Theo Walcott - is he Arsenal's saviour?
Is Theo Walcott really poised to become Arsenal’s top striker?
Amid rumors that the long awaited contract extension for Arsenal winger/wannabe striker Theo Walcott are nearing a positive conclusion, one burning question still remains. Is Walcott really Arsenal’s answer at striker? Manager Arsene Wenger seemingly has gifted Walcott several opportunities to play as the Gunners’ front man and has found a couple reasons for approval, namely the impressive hat trick that Walcott scored against Newcastle several weeks ago. But were those striker appearances simply a way to convince Theo Walcott to sign a new contract, or does Wenger see potential in the young Englishman’s role there?
One could argue that Wenger has entirely caved under desperation to keep another one of his prized assets from leaving the club; as such a move away would be a complete disaster for the manager. Although seeing Robin van Persie, Samir Nasri, and Cesc Fabregas head out the door to higher paying teams, Arsenal fans feel (and desperately hope) that Walcott will have a higher sense of loyalty considering his English background.
Foreign players are basically mercenaries who one would expect to depart a club for more money. An Englishman who has risen to prominence with a London club of Arsenal’s stature leaving would be the final deathblow on Arsene Wenger’s grand plot to rebuild the team. Maybe he has been backed into a corner of playing Walcott as striker. However, I hardly doubt that Wenger is such a pushover. He has been running the club for nearly 20 years.
In re-signing Theo Walcott and giving him opportunities as a striker, Wenger has basically assigned Walcott with the task of being Thierry Henry 2.0, which is nothing short of a monumental test. Henry moved to Arsenal as a young winger and was molded into the world-class striker he became. Walcott, who now wears Henry’s number 14 jersey as well, is making a similar transition at the same age and has done things to resemble the brilliant Frenchman: He has blinding pace, and has a calm presence in front of goal. He has already scored a career-high 14 goals with 10 assists in all competitions this year, and is seemingly on the right course. Although he has been judged for his inconsistent performances, Walcott has improved remarkably this year.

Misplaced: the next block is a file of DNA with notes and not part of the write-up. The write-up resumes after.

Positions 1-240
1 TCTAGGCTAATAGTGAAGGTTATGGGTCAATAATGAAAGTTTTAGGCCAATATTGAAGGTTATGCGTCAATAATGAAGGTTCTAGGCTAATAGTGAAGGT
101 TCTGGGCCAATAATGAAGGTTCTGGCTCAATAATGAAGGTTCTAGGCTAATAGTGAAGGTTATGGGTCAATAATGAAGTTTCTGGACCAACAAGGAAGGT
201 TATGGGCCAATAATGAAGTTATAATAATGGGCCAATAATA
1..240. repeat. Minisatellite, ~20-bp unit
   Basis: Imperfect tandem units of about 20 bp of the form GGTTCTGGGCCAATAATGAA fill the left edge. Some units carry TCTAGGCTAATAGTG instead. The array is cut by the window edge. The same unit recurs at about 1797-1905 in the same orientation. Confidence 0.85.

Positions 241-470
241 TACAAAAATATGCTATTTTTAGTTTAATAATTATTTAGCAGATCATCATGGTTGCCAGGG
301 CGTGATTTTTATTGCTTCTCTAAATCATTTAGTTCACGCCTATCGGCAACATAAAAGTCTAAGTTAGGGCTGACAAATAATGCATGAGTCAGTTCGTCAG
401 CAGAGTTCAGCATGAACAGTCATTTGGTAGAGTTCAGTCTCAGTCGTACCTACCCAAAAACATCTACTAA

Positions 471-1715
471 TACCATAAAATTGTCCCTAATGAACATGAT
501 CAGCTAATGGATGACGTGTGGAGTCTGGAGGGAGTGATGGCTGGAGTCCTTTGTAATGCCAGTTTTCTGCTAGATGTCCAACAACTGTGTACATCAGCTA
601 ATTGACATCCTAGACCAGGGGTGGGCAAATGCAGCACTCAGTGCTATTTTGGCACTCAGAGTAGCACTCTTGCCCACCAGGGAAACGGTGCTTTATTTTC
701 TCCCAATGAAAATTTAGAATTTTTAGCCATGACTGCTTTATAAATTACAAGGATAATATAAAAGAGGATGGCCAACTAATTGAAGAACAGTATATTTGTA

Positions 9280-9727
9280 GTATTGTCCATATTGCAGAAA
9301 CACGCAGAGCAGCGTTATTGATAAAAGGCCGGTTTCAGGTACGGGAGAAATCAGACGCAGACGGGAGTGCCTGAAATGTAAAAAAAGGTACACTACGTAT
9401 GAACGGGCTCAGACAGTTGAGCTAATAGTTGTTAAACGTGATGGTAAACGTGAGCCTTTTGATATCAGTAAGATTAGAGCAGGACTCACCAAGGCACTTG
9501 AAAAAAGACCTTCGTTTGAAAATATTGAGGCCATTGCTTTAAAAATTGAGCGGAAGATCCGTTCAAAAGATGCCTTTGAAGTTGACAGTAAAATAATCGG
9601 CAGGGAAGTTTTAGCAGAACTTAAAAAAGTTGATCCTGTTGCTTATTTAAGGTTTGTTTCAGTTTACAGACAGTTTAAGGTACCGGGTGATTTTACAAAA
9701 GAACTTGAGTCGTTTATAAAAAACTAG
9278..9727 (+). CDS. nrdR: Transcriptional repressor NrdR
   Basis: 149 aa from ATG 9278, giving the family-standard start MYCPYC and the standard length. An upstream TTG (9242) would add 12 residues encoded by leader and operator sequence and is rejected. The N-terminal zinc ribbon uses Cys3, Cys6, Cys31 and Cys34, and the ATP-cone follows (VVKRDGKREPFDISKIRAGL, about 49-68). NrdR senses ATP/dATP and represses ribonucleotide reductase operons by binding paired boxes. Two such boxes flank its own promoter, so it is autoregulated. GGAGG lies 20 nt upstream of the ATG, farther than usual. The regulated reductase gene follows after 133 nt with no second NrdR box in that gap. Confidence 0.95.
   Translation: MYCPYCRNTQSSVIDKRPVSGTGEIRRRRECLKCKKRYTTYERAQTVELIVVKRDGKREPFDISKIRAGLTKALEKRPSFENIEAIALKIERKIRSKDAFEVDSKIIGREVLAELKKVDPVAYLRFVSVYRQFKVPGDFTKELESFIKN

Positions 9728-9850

Arsene Wenger has surely taken notice and will do everything in his power to retain the player, and the club seems to have as well with their painful ticket price hikes! But the fans will probably still be annoyed if Walcott becomes the answer instead of a big name January signing in the transfer period.
Gooners have typically endured many a drab transfer window and often vocalize their disappointment in the club’s reluctance to spend big. Now they want and cry for a striker. Names like David Villa, Adrian Lopez, and Fernando Llorente have all emerged this month, while the fall’s wish list of Klaas-Jan Huntelaar and Demba Ba have signed on elsewhere.
If Theo Walcott puts pen to paper and pledges his allegiance to Arsenal, the chances that Arsene Wenger brings in a new striker would diminish greatly. As the club employs a 4-3-3 formation, there is only room for one player to start up top. With Walcott and Olivier Giroud vying for that role, would someone really want to join the team and become the number 3 man?
Playing Walcott as a striker also opens the door for Alex Oxlade-Chamberlain to enjoy more playing time on the right wing. With similar pace and skillset as Walcott, “The Ox” could become Arsenal’s new star winger. Such pace shared amongst two forwards surely will leave defenses scrambling to cover. The only worry is that Arsenal won’t be able to compete physically, though with Giroud in the squad there is such an answer.
The only way to determine if Theo Walcott is truly the answer at striker for Arsenal is his continued appearances, and as each January day passes by without a new striker coming aboard, the likelihood of such an occurrence simply increases. Yes, Wenger will once again have to answer the vocal disappointment of his supporters, but when has that really ever concerned the Frenchman?